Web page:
So yesterday’s post sparked some comments, which is great, because that’s when I know what I’m doing is working!
On Twitter, Matthew Ingraham and I had a bit of a back-and-forth. To my initial tweet sharing the blog post, he responded, “Bad graffiti hurts business, good graffiti is art. Empower the artists, embrace street art. Watch business grow.”
I wrote back, “Imagine if our downtown Business Associations commissioned artists to paint murals?”
Matthew: “Stop calling the cops would be a nice start too. 🙂 “
Me: “it gets tricky when someone owns the building and the artist doesn’t have permission to paint on it…cooperation is key. as dorky as that sounds. :P”
Matthew: “indeed, that’s why it’s best to empower artists and you’ll see a lot less property damage on other buildings.”
Me: “I wonder: can a bldg owner go ahead + get someone to make art on their bldg, or do they need permission?”
Matthew: “interesting question, in my opinion art is better done without permission. No rules.”
And on the Facebook group Dream Big Cape Breton, D. Hinson Calabrese wrote some great thoughts about the root of the word “graffiti” and how complicated and contradictory the issue can be. He also urged me not to assume that it’s kids doing the vandalism, which is a point well taken:
The etymological root of “graffiti” is from the Italian “graffio” which means “to scratch”. The OED defines it as “A drawing or writing scratched on a wall or other surface; a scribbling on an ancient wall, as those at Pompeii and Rome. Also, a method of decoration in which designs are produced by scratches through a superficial layer of plaster, glazing, etc., revealing a ground of different colour.” Even the very definition of the word is fraught with complication and contradiction. The act of ‘graffiti’ is undertaken by both simple vandals and inspired artists. One of the most important movements in contemporary art is of course street art and the examples of it are many. Street art is so ubiquitous, in fact, that it has become institutionalized (Banksy at MOMA for example) and–as all important art movements tend to be–corporatized (Coca Cola ‘graffitiing’ buildings during the London Olympics). I think the important thing gloomy naysayers and vandals alike is recognize and promote the value of good street art, and to shame and admonish the hideousness and cowardice of bad street art. And just so we agree, a cheap tag in a dark alcove of a small business on Commercial St. is super lame.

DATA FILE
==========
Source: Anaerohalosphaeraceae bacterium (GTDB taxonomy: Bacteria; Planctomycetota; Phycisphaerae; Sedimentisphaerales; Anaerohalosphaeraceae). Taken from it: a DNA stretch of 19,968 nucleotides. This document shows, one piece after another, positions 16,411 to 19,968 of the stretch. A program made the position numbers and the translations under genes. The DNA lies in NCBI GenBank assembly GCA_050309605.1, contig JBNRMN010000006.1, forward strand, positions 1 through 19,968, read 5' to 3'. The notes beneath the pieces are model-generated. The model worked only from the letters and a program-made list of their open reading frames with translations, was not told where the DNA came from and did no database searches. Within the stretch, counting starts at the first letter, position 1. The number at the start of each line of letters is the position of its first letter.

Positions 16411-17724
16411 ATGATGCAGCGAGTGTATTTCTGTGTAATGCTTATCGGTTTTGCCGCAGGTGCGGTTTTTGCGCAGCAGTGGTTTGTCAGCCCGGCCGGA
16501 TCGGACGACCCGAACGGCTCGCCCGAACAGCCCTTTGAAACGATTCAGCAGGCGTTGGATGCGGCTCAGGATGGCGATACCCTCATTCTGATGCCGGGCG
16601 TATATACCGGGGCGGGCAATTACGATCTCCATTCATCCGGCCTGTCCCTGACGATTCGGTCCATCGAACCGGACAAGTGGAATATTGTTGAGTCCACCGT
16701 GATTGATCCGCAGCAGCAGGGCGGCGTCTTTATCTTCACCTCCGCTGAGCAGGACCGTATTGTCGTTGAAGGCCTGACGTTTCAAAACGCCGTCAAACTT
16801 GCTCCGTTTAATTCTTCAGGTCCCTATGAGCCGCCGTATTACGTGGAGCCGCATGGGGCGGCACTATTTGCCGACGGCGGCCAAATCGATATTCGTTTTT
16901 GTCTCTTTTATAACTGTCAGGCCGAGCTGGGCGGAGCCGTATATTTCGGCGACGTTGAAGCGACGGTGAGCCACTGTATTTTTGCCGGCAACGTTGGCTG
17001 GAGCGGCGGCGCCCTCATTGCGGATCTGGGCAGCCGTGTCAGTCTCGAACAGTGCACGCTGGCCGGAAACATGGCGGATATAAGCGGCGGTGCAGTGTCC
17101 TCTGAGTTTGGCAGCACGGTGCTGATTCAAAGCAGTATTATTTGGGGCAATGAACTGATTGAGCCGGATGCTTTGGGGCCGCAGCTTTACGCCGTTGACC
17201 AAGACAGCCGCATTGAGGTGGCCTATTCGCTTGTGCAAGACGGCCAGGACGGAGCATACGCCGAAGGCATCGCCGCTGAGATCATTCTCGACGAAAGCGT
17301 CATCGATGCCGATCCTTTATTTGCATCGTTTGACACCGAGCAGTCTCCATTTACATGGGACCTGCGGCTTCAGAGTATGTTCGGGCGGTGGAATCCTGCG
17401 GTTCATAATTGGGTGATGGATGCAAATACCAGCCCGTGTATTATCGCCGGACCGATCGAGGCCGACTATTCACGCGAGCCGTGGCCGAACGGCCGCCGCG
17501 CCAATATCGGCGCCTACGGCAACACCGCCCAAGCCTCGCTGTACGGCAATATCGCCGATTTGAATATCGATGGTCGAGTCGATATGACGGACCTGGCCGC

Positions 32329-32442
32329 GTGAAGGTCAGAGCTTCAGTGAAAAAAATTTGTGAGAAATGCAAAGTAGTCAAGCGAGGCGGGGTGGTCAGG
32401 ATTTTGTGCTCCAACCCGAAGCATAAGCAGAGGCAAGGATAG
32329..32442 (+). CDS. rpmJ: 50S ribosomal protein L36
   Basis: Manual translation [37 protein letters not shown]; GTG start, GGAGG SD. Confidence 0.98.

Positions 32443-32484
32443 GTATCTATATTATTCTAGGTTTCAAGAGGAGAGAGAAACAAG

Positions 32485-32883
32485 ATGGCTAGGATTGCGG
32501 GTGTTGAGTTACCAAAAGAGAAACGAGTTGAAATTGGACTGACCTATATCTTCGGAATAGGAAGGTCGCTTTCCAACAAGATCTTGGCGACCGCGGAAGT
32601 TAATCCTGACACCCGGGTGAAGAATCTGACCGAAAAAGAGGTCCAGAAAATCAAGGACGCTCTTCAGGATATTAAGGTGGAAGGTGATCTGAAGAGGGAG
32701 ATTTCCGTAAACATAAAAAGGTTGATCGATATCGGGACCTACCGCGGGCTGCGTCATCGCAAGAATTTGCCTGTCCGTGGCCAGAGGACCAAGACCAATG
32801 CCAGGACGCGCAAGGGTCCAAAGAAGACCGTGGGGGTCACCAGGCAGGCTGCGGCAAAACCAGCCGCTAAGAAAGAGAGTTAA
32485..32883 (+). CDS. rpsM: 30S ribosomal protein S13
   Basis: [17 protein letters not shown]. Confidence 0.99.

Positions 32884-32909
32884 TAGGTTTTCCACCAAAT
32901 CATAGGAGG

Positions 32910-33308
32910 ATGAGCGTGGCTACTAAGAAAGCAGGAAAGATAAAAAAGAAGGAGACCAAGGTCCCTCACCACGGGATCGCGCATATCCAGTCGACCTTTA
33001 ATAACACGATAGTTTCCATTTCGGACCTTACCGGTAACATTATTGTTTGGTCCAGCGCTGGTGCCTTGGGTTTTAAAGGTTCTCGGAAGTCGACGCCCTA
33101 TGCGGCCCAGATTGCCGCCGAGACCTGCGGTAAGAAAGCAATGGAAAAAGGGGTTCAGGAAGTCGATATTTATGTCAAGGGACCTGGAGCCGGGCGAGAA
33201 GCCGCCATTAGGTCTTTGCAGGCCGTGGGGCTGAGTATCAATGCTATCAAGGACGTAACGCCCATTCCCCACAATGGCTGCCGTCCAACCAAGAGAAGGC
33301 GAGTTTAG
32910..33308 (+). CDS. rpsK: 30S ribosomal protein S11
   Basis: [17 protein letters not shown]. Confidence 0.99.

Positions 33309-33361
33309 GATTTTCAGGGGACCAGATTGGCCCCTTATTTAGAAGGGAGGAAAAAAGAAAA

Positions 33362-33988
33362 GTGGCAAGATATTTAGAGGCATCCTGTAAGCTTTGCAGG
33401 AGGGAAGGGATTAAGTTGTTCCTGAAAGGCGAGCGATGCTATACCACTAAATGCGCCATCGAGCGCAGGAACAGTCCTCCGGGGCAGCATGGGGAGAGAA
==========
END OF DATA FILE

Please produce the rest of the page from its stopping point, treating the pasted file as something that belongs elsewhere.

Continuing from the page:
Besides the black line on the van which I may seems suspicious, I have to suggest that it is hasty to immediately conclude that bored kids are to blame. I do not suspect that gainfully employed baby-boomers are tagging buildings in North Sydney, but I would regret that an otherwise thoughtful blog post would turn into more hand wringing about ‘kids these days’.
And Nicole Dixon wrote:
Another solution, too, is to set aside areas for street art. Isn’t there a wall near the skatepark in the Halifax Common for said purpose? It’s happening in a lot of cities all over and is even becoming a tourist attraction. And the CBRM sure does love its tourists.
What we need to do is make street art (and, so related, skateboarding) more public/visible in the CBRM. Why are all our streetparks hidden away? Take the Coxheath park–why is it behind the arena so no one can see it? If skateparks were moved to/built in more public places–such as parks (what a friggen shame there’s no skatepark in Open Hearth Park) then graffiti (and skating) could become public and praised instead of hidden and shamed–and the kids who do these things would feel that praise, too, and take pride in their communities.
There were more great comments in the Facebook group, which I always love to read, but I won’t post them all here just to keep this post relatively short. Check them out, join the group, lend your voice!
Just so we’re clear, I love street art. I think it’s beautiful, colourful, lively, creative. When I’m in a new city, that’s one of the main things I seek out and photograph. My headshot that I use for all my social media is actually taken in front of a big piece of street art in Halifax (ironic, I know, and soon I’ll be getting a new one done in front of some art in Cape Breton!). And I think that our downtowns can encourage street art, which would have so many benefits: liveliness, lovely exteriors, tourist draw, and give people of all ages the message that their art does have a place.
I’ll leave you with a few links:
Toronto’s street art is a tourist attraction.
Downtown Guelph has a yearly Street Art fair.
A bit in the Independent about the confusion on whether something is art or vandalism.
A show in LA in 2011 called “Street Art Saved My Life.”